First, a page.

Assessing Tech: How We Know If It’s On Our Side

By Bex Hong Hurwitz, Tiny Gigantic

Over the past months, technical research into privacy and security concerns with Zoom and Zoom’s actions in response have led activists and organizers to reassess whether Zoom is safe for organizing. Questions about trust, safety and privacy that activists and organizers are asking about when using Zoom mirror questions we have to ask about any communication technology. If you are making decisions with other organizers about choosing safer, values-aligned technologies for activism, this post is for you.

In this post, we will address:

  • Switching tools is a process; tips for change management
  • Assessing trust and risk in; service/platform hosts, data collection, legal privacy protections, software code, and end-to-end encryption
  • Getting the goods through collective action

Switching tools is a process

Switching tools is a process, not always a quick and easy decision or act. In conversation with activists, they have shared they would like to switch but are still using Zoom. Some reasons include: familiarity with it and part of their process of making space online as hosts and participants;having pre-paid accounts as individuals and groups ; Zoom’s accessibility services such as  simultaneous interpretation and closed captioning work well. 

As we move towards using more values-aligned and safer technologies, we will need to change some of the tools we use and some of our ways of using them.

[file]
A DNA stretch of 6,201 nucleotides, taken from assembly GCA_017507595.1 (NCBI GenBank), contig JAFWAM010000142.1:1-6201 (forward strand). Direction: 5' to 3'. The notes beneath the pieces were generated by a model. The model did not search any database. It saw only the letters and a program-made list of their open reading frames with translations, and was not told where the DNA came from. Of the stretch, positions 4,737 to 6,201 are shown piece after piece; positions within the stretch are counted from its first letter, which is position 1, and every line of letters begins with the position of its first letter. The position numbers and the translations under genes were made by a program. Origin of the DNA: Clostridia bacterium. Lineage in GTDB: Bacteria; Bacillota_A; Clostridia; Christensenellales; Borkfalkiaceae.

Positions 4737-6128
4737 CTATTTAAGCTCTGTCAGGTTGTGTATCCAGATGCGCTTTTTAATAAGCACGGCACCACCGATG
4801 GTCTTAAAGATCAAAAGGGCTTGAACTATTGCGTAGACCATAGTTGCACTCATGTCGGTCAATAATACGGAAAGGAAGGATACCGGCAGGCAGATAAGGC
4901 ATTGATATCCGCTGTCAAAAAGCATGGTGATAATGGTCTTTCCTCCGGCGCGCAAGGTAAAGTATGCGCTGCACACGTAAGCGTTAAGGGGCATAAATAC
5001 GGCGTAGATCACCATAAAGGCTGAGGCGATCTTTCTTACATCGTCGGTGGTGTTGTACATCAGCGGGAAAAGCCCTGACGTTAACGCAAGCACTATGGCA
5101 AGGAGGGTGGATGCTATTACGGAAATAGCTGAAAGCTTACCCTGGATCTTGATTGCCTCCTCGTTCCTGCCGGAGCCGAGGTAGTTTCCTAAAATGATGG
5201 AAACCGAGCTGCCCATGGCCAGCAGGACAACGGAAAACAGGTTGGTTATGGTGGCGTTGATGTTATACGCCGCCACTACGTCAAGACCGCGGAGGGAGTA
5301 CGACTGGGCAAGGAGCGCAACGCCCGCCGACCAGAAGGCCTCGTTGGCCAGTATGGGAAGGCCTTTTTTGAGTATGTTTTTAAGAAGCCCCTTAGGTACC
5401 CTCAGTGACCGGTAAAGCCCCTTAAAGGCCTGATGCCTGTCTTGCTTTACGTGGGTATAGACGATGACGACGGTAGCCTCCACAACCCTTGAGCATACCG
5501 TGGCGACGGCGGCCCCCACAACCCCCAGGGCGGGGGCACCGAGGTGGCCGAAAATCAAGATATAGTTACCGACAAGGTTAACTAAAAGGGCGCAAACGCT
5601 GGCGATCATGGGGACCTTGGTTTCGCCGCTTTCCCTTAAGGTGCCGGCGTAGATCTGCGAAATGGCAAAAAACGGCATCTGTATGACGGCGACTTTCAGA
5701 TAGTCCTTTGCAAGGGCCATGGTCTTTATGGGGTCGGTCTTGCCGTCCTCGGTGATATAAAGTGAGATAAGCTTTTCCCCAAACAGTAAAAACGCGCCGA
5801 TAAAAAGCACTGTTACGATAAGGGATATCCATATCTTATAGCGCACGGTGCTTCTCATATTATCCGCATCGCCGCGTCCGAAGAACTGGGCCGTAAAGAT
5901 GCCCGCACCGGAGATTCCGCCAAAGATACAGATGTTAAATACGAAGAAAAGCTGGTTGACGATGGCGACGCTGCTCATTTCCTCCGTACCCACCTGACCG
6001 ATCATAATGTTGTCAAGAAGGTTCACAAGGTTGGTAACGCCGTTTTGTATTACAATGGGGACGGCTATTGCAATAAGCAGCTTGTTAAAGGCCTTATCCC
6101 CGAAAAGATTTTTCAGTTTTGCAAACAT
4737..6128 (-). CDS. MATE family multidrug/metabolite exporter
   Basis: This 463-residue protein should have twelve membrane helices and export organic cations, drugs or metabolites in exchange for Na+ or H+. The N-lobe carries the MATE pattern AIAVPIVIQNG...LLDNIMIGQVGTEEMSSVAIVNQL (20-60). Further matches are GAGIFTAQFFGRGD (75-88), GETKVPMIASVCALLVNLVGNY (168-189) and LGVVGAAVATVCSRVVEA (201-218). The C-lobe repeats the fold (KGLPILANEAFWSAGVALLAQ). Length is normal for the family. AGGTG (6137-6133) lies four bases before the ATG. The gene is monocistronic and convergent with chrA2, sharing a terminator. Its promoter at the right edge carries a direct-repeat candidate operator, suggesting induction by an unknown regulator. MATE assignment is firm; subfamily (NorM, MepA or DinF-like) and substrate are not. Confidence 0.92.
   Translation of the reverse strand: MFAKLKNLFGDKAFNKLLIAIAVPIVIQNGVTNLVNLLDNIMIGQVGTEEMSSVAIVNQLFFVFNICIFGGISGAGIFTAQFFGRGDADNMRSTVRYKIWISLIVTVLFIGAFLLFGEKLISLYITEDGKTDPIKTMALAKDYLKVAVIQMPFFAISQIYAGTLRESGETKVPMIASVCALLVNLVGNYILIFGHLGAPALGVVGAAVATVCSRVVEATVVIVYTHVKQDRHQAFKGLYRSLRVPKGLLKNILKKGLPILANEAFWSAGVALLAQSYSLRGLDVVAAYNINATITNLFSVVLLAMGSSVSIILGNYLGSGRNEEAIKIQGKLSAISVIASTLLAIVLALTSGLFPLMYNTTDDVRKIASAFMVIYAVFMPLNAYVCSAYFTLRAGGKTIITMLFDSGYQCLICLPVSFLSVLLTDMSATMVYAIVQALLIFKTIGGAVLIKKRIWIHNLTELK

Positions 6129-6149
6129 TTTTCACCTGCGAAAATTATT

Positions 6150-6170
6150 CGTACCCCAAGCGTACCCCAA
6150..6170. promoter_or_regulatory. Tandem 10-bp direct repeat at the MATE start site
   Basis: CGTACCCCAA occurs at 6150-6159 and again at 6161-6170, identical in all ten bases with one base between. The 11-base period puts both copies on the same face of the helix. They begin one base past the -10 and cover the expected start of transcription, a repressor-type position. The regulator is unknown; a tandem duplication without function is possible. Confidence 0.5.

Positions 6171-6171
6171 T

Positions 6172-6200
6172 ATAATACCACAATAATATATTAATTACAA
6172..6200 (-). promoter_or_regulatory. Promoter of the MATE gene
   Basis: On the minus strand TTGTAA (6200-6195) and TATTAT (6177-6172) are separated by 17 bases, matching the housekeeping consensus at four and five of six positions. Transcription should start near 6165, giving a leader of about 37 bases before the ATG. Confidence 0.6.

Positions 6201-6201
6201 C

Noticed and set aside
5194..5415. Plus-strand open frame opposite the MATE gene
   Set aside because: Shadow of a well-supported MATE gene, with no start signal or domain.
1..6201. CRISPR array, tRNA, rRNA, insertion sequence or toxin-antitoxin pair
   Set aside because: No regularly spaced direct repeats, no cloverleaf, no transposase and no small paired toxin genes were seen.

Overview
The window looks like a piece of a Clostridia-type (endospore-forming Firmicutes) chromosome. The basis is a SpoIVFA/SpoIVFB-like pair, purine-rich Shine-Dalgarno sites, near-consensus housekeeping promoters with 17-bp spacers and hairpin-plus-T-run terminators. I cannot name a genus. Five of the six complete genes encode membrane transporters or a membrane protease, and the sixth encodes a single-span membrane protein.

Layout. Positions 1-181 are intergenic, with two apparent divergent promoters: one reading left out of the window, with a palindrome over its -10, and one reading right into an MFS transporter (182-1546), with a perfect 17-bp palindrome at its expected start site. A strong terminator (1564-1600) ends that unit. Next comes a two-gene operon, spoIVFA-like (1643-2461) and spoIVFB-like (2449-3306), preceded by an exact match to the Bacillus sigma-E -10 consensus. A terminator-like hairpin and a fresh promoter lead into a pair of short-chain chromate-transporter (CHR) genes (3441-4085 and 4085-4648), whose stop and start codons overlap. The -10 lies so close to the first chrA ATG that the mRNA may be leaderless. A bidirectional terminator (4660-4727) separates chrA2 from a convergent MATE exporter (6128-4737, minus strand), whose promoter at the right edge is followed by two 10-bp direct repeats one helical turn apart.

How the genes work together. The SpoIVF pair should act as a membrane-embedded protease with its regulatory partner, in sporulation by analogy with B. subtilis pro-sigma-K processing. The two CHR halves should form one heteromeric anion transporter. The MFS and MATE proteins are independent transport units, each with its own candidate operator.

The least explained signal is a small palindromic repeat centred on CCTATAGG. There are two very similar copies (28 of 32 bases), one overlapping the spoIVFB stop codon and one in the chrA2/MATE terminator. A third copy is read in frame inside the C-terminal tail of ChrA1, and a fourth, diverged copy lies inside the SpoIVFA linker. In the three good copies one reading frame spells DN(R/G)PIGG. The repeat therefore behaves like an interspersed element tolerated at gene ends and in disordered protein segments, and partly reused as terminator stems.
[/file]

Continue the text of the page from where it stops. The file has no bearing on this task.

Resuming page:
Some questions to ask when managing change with a group of people:

  • Identify change stewards. Within your community, who should be a part of stewarding this change? How inclusive does your community want this process to be?
  • Communicate about the need to switch. What information do you need to share so that people understand the need for change?
  • Research and test. In order to know if a tool will fit your particular needs, it’s important to test. It’s also helpful in supporting others to have a few people who have been part of a testing process who can respond to questions and lead adoption.
  • Support and training. How do the people you are organizing with learn best? What resources do people need to learn and change(examples could include written resources, hands-on trainings, check-ins and space for feedback and discussion)

Assessing Trust and Risk

When we are using software and services made by and run by other people, here are some questions to ask when assessing risks and trust:

  • Who runs this service? What do they say their values are?
    • How do they respond, and take accountability, when an incident or issue arises?
  • Who do they say they are serving? Identify who it is built for and who it is safe for?
    • Are there examples of the service standing up for activists and privacy?
    • Are there examples of the service harming activists?
  • Is the code open source? Has it been reviewed by an “independent auditor”?
  • Is communication end-to-end encrypted? Has it been reviewed?
  • How much and what information is gathered by the host on who is using the tool?
  • Where is the company based and where is the data stored?

Trusting the host with our privacy and safety in response to surveillance

A host of a service is responsible for decisions about the user information it collects and stores. We need to look for technology hosts that say they prioritize privacy and, whenever possible, hosts that say they are committed to our particular needs for privacy and freedom from surveillance.